By Michelle Castillo
WarnerMedia is facing a pricing conundrum as it enters an already crowded streaming entertainment space.
The company is expected to launch its highly-awaited video service for between $16 and $17 a month, according to a report in the Wall Street Journal. The offering is expected to include HBO and Cinemax, as well as other franchise content including D.C. and Harry Potter TV shows and movies. It is slated for beta release later this year and should be fully operational by March 2020, the WSJ wrote.
The company is also reportedly mulling an ad-supported plan which would lower the cost of the service. It may be the smarter move.
While $16 to $17 is far less than most people pay for cable, the price point puts WarnerMedia’s service already ahead of the pack. Despite Netflix’s frequent increases, its most popular plan still is $13 a month. Disney+ will launch in November at a low monthly $7 rate. Hulu starts at just $6 a month.
The average American only subscribes to 2.25 streaming services, according to research from Ovum. Another study from Compare Cards found people were already spending $38 a month on online subscriptions. With more services coming to market, competition is getting fierce.
Investors are patient. Disney admitted people might have to wait until 2024 to see profits from its streaming services. But WarnerMedia would have to significantly lose revenue if it lowered the price point, particularly because of HBO. It would have to renegotiate contracts with cable companies, as well as lower the price for individuals signed up to HBO Go. Parent company AT&T ($T) also has the weight of the $85 billion Time Warner acquisition price on its books.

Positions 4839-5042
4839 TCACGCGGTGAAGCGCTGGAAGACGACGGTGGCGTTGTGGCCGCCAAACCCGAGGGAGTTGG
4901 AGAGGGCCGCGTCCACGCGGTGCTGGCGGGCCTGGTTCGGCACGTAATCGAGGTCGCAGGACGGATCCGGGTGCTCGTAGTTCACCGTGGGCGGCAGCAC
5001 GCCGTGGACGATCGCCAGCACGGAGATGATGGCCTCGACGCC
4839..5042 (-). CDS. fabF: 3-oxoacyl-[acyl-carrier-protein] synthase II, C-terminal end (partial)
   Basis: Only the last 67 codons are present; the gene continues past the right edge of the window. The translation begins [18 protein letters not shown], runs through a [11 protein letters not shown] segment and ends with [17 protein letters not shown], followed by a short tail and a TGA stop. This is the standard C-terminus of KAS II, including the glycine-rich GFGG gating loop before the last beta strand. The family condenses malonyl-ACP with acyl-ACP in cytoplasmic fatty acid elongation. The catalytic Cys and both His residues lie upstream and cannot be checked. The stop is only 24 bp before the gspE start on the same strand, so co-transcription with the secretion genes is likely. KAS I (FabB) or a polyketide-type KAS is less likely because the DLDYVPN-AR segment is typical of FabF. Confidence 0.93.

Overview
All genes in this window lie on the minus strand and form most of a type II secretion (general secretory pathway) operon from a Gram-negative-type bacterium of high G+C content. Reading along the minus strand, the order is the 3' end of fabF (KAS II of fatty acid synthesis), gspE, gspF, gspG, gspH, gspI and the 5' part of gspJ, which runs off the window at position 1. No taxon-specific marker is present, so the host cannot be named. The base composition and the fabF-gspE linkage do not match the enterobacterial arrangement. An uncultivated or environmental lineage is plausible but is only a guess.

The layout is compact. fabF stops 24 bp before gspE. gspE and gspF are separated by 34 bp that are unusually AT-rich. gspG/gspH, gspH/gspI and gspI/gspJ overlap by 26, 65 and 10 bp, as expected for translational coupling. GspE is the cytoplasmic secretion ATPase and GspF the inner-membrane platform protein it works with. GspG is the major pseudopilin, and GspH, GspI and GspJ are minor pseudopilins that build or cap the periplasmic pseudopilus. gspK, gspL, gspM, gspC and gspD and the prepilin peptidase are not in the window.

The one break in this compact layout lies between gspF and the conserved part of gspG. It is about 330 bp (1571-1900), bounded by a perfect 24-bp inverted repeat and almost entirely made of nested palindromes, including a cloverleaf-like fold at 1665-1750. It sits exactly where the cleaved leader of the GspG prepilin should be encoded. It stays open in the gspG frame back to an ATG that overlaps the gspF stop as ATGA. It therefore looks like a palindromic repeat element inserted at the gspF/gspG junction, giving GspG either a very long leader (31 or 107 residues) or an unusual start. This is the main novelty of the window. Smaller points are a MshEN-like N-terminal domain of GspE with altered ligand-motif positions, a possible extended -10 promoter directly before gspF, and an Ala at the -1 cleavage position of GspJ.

Allowing advertising would give WarnerMedia’s service another revenue stream, allowing it to drop its price to a competitive level. Americans can be receptive to advertising if it means cheaper ways to watch: About 70 percent of Hulu’s 82 million subscribers have its lower-priced, ad-supported plan. Companies like Walmart, Xumo, and Viacom’s Pluto TV are embracing advertising because they understand not all households have the disposable income to add every new service on the market.
On top of that, brands are clamoring for ways to get in front of streaming viewers. According to the Interactive Advertising Bureau, 247 million users streamed digital video in a typical month last year for a total of 192 billion minutes monthly. Digital video ad revenue reached $5.2 billion dollars just in the first half of 2018. The likes of Netflix, Amazon Prime Video, and Disney+ don’t allow commercials, so those services that are ad-friendly are reaping the benefits. Roku, for example, posted an ad revenue of $134 million during its last earnings report in May, up 79 percent year-over-year.
WarnerMedia has the ability to attract a lot of these of these ad dollars with its premium content. And, in the process, the lower costs should allow it to score big with viewers too.